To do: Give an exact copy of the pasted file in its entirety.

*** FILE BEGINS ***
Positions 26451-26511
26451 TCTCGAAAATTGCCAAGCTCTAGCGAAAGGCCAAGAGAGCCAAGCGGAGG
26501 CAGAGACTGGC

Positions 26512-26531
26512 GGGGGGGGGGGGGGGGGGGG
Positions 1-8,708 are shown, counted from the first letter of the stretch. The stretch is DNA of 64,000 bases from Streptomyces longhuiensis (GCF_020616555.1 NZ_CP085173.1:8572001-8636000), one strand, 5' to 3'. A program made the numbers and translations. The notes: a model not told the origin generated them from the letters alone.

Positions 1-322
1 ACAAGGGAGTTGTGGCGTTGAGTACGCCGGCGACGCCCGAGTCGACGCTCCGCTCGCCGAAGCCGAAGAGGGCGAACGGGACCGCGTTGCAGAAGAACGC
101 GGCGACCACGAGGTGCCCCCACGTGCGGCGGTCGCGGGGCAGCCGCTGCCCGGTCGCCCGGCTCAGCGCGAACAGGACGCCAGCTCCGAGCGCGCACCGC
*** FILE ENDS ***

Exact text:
Positions 26451-26511
26451 TCTCGAAAATTGCCAAGCTCTAGCGAAAGGCCAAGAGAGCCAAGCGGAGG
26501 CAGAGACTGGC

Positions 26512-26531
26512 GGGGGGGGGGGGGGGGGGGG
Positions 1-8,708 are shown, counted from the first letter of the stretch. The stretch is DNA of 64,000 bases from Streptomyces longhuiensis (GCF_020616555.1 NZ_CP085173.1:8572001-8636000), one strand, 5' to 3'. A program made the numbers and translations. The notes: a model not told the origin generated them from the letters alone.

Positions 1-322
1 ACAAGGGAGTTGTGGCGTTGAGTACGCCGGCGACGCCCGAGTCGACGCTCCGCTCGCCGAAGCCGAAGAGGGCGAACGGGACCGCGTTGCAGAAGAACGC
101 GGCGACCACGAGGTGCCCCCACGTGCGGCGGTCGCGGGGCAGCCGCTGCCCGGTCGCCCGGCTCAGCGCGAACAGGACGCCAGCTCCGAGCGCGCACCGC